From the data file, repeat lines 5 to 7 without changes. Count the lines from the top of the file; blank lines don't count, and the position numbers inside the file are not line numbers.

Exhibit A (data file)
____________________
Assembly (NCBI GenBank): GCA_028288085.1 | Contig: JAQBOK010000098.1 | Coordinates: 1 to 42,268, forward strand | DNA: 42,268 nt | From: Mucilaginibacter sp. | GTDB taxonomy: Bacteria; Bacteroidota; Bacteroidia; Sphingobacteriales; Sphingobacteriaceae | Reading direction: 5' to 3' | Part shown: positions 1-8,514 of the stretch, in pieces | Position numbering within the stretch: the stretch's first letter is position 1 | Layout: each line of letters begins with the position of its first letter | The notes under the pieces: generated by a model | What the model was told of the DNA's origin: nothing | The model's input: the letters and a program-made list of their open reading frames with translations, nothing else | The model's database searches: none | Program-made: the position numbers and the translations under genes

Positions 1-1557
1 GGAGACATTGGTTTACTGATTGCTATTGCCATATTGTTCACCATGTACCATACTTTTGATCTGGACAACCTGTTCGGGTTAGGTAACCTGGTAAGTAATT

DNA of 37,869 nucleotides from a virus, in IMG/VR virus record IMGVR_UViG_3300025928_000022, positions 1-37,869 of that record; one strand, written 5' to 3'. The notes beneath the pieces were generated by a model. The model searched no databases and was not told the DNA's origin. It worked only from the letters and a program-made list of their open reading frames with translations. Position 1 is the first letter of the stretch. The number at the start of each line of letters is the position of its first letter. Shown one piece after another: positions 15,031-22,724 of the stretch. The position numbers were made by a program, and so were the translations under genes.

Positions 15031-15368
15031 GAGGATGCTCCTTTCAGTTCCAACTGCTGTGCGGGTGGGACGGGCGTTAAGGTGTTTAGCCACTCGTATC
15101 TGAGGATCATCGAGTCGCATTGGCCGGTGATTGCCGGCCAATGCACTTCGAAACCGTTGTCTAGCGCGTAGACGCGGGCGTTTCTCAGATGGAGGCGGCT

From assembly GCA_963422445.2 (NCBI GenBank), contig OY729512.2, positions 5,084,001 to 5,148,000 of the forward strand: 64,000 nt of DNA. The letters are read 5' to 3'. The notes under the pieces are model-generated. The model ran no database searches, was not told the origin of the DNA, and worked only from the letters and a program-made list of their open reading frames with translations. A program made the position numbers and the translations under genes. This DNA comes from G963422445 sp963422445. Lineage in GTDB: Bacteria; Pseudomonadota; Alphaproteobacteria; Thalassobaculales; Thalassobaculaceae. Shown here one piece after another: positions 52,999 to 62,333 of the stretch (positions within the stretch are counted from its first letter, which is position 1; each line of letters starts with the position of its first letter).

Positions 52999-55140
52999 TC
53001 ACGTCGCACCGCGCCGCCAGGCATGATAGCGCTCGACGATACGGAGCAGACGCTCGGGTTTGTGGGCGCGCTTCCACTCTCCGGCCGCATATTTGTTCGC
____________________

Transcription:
Positions 15031-15368
15031 GAGGATGCTCCTTTCAGTTCCAACTGCTGTGCGGGTGGGACGGGCGTTAAGGTGTTTAGCCACTCGTATC
15101 TGAGGATCATCGAGTCGCATTGGCCGGTGATTGCCGGCCAATGCACTTCGAAACCGTTGTCTAGCGCGTAGACGCGGGCGTTTCTCAGATGGAGGCGGCT